Home   |  Issues  |  The Daily Star Home

Apps on the go

Feed your smartphone, smartly

By Mastura Tasnim

Your favourite uncle just sent over the brand new iPhone 4S, and you can't wait to install all the cool apps your friends have been talking about. Or you finally saved up enough from the meager wage you get for teaching your dumb student, and got yourself a Samsung Galaxy. Whatever may be the case, RS is here to get your smart-phone to do justice to its name.

Before you start downloading anything off the net, make sure to get yourself an anti-virus, unless you're the proud (and probably snobby) owner of a non-jailbroken iPhone. For those who don't know, jailbroken iPhones can download any app, even those that the app store thinks might be bad for your phone. And some of them are really bad, trust us. Threat of hacking and malware is pretty rampant in the dark regions of the app-world if you're an Android user, and we recommend AVG Mobilation Antivirus.

Once you've covered the basic social apps such as Facebook, Twitter and Skype, add Whatsapp, an app which allows you to text and share with your contacts for free with minimum internet connection for one trial year. Then there's a world of games to conquer. Although there's everything from Sudoku to Zombie Attack, there are a few apps everyone should try out. That includes Fruit Ninja, for all those aimless hours in traffic when slicing up bananas and avoiding bombs is all you can do to stay sane. Doodlejump is another such time-passing game quoted by His Genius Sheldon Cooper himself. It's basically a doodle which jumps to higher levels for scores. To leave out Angry Birds would be sin, or so it would seem. Yours truly doesn't get the big deal about pelting flightless birds at a bunch of pigs, but eh, each to his own.

If you're looking for something a bit more challenging, Drag Racing is one game sure to keep you more than occupied. You can earn game bucks by racing and buy yourself cool racing cars to go with the fad. People who like racing games in general should also try out Lane Splitter, where you split lanes (like duh) to avoid crashing into traffic at insane speeds.

In real life however, we don't really get to split as many lanes and end up listening to the radio quite a lot, during which we stumble upon rare bits of beautiful music, which we eventually lose. Fear not, for Shazam is here - an app which can listen to any recorded music to extract tags so that you can run it down later. However, the music needs to hit international market for the app to recognise it. That rules out most Bengali and Hindi songs.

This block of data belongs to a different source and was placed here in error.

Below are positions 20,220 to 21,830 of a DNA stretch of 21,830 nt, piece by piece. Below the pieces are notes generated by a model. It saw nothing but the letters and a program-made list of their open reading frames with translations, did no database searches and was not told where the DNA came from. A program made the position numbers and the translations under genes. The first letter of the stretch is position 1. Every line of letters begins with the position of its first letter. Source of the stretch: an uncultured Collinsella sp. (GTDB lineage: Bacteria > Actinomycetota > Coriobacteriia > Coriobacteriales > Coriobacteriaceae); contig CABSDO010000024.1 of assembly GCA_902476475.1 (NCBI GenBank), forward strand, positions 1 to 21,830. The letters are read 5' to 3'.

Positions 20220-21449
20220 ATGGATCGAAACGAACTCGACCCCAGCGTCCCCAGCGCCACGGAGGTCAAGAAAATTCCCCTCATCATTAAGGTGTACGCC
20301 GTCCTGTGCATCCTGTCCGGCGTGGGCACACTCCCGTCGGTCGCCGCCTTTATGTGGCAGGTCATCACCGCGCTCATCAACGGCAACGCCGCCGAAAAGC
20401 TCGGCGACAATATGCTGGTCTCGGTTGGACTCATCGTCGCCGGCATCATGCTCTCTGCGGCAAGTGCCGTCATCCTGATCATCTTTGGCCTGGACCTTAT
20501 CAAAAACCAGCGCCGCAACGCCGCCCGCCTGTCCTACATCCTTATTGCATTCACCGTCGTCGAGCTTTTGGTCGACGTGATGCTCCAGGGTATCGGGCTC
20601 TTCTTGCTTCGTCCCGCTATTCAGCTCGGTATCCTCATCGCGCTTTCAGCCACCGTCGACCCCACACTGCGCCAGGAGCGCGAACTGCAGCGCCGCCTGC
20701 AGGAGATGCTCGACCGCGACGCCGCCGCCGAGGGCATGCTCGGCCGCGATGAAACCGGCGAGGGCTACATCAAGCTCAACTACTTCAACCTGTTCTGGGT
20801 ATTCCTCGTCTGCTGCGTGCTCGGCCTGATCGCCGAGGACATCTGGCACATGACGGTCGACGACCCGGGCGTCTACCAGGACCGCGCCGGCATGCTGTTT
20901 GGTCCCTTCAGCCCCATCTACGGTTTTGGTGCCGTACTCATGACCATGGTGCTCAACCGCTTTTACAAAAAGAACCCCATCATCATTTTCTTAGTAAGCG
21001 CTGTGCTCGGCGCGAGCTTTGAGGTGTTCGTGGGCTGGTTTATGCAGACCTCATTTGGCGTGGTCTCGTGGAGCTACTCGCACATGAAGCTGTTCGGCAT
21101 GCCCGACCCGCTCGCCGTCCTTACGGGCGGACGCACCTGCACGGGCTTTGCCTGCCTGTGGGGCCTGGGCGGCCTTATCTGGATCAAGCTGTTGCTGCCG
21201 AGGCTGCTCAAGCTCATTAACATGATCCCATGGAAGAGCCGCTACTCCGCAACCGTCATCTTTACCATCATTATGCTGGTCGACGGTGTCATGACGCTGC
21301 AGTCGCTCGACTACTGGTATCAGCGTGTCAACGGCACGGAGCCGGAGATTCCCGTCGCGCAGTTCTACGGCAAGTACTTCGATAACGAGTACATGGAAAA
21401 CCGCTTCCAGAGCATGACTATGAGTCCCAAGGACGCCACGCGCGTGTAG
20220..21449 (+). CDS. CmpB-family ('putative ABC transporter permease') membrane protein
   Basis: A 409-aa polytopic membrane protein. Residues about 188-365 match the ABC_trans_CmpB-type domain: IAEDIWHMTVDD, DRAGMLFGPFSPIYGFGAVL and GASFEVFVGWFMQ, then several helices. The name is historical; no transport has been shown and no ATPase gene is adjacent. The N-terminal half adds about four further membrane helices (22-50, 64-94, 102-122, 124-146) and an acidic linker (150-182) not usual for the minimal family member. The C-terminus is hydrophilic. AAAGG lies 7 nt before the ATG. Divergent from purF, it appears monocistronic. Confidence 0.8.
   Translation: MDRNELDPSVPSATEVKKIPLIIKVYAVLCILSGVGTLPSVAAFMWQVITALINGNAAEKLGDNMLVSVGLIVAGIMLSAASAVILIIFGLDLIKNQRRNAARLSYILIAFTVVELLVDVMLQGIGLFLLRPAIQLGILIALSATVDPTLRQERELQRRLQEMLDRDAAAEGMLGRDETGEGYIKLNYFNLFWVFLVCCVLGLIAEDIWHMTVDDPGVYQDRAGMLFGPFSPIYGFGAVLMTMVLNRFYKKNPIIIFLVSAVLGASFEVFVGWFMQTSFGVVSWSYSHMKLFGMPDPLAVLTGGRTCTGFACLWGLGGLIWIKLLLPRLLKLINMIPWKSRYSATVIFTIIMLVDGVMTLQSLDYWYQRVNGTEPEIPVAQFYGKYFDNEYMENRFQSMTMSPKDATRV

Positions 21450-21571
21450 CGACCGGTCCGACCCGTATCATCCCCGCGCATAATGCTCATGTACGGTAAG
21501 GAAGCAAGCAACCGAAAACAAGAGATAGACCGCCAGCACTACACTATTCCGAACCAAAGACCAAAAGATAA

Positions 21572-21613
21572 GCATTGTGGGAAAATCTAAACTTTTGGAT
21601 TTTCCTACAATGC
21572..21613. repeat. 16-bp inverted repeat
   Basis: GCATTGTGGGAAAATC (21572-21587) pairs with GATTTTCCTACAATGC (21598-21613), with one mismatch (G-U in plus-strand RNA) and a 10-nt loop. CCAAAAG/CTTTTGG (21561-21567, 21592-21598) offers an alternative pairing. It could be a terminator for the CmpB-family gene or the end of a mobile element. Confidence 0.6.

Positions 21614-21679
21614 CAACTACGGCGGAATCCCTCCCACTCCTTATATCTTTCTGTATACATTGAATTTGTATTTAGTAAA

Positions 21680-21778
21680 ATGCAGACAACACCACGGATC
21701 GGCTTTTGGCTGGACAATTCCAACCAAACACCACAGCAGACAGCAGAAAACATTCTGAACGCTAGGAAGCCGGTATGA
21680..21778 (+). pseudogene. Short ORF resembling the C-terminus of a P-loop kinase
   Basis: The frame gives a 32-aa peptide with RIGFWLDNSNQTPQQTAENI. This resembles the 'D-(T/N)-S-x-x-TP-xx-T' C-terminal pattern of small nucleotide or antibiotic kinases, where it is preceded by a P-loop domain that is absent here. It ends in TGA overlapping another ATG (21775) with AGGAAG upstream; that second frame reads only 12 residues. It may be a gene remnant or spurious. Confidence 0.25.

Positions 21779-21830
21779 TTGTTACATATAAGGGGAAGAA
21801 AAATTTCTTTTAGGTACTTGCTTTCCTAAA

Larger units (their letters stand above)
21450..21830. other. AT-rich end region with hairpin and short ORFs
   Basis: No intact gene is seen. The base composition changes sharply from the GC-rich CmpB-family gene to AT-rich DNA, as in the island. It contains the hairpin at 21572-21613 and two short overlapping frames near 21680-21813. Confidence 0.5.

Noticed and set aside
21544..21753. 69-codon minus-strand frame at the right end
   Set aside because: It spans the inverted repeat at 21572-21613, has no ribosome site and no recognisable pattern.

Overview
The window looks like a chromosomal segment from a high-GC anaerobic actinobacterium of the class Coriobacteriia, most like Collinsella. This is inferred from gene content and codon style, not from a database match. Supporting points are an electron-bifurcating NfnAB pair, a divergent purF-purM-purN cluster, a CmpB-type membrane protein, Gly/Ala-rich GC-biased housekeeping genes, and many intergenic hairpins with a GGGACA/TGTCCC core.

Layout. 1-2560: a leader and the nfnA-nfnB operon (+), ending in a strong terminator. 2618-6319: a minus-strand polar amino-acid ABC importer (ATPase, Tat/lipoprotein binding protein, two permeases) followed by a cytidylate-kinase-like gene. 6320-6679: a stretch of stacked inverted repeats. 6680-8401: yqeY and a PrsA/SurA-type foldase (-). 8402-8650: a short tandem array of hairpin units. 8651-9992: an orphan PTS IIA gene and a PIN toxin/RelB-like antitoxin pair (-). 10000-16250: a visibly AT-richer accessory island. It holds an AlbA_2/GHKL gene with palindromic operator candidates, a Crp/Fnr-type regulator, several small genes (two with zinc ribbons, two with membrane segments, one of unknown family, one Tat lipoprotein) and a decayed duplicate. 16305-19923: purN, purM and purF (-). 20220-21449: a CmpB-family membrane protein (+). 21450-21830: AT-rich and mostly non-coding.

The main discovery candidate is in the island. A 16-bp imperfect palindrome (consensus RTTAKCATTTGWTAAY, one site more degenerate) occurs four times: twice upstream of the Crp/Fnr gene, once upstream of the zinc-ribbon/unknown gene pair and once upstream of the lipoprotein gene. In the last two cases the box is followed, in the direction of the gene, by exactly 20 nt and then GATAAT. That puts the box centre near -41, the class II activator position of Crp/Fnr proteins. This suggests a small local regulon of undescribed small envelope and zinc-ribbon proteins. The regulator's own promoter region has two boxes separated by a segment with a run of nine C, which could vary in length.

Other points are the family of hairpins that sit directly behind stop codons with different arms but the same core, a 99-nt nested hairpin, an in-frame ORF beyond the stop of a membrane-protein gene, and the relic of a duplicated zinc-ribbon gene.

If you're studying in university, and running down all kinds of things, a scanner on the go would be well-appreciated. Camscan is an app which uses your camera to make pdf versions of whatever is in front of you. It's as simple as taking a picture.

Speaking of pictures, what would a smart-phone be without a photo-editor? Adobe Photoshop can help with your basic editing, but we recommend a combination of Colour Effects and Photowonder to get your edit-tools just right.

From beauty tips to free guitar lessons, app-stores have it all. This is anything but a complete a list, but all these apps are worth a try.


Giant Fish and Missing Socks

By Samama Rahman

One of the greatest mysteries surrounding Bangladesh, and the world, are missing socks. People lose their socks. This happens every few weeks. Socks tend to vanish into thin air and nobody knows how. This wouldn't be quite as annoying if people had a lot of socks, but who bothers to go sock shopping? Another annoying thing is how only one sock goes missing at a time, so one day we wake up and realise we'll have to wear different socks on each foot. That's quite the fashion faux-pas and can be pretty embarrassing.

Another recent, yet widely ignored mystery is the appearance of giant fish in the rivers of Bangladesh. My friend recently came upon a fish the size of a CNG. Apparently her uncle captured it on his ship and was so impressed; he had it sent to his house, where it was displayed for the locals. My argument that this fish was indeed a whale was quickly proven wrong and for now it is assumed to be a giant 'Koi Maach'. That is but one example of many. Giant fish have been popping up all over Bangladesh and people couldn't be happier.